Author: Julia Lauria-Blum

Julia Lauria-Blum earned a degree in the Visual Arts at SUNY New Paltz. An early interest in women aviation pioneers led her to research the Women Airforce Service Pilots (WASP) of WW II. In 2001 she curated the permanent WASP exhibit at the American Airpower Museum (AAM) in Farmingdale, NY, and later curated 'Women Who Brought the War Home, Women War Correspondents, WWII’ at the AAM. Julia is the former curatorial assistant at the Cradle of Aviation Museum and is currently an editorial contributor for Metropolitan Airport News.

Elizabeth “Bessie” Coleman was born on January 26, 1892 in Atlanta, Texas. As one of 13 children born to sharecroppers, George and Susan Coleman, who were of Native American and African-American descent, Bessie worked as a child in the cotton fields, vowing to one day ‘’amount to something’’. Elizabeth “Bessie” Coleman (Cradle of Aviation Museum) At the age of six, Coleman began attending school in Waxahachie, Texas in a one-room, segregated school house where she completed all eight grades. At age 12, Bessie was accepted into the Missionary Baptist Church School on a scholarship. Yearning to further her education she…

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History was made in 1943 when three pilots from Grumman Aircraft Engineering Corporation, in Bethpage, NY, became the first women in the United States to test Navy fighter aircraft. One of these pioneering aviatrices was Barbara Kibbee Jayne. Hailing from Troy, NY, Barbara grew up with a desire to fly. As a child, Barbara and her brother would often jump off their garage roof to experience “flight”. But it wasn’t until she was 21 that her parents gave the official green light to pursue her passion. After earning a pilot license at the Ryan School of Aeronautics in San Diego,…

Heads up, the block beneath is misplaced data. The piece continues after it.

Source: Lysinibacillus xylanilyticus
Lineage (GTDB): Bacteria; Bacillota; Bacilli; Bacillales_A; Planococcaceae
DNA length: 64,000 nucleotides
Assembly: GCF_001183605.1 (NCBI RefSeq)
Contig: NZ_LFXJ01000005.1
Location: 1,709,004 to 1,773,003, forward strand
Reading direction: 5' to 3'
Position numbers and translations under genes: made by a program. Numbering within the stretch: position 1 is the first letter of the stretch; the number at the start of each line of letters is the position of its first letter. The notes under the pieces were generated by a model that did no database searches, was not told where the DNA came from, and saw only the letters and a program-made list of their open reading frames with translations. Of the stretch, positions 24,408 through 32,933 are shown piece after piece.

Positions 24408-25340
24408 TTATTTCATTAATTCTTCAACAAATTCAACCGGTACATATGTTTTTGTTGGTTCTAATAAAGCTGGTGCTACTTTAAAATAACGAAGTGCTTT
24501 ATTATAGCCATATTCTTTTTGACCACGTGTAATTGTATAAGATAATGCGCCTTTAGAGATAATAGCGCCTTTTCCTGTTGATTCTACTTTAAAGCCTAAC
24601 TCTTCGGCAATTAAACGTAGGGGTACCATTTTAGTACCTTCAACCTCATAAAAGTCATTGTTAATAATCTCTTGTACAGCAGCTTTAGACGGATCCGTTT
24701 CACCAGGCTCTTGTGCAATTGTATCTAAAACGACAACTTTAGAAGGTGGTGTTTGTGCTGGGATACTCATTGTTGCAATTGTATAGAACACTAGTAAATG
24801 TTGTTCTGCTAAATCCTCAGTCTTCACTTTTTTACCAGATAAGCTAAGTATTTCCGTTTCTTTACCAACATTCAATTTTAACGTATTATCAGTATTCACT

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Marjorie Gray in WASP Uniform c.1944 “The proudest moment of my life was not when I graduated from college, soloed my first airplane, obtained my commercial rating, received the Air Force Meritorious Service Medal, or the Lady Hay Trophy – none of these times. It was when I received my silver wings as a graduate of the first class of women to receive military cadet flight training. I was one of 23 of my 28 classmates to complete the training” – Lt. Col. Marjorie M. Gray, USAF (Ret), in her address the Ninety-Nines, International Organization of Women Pilots, 1977 Marjorie Gray…

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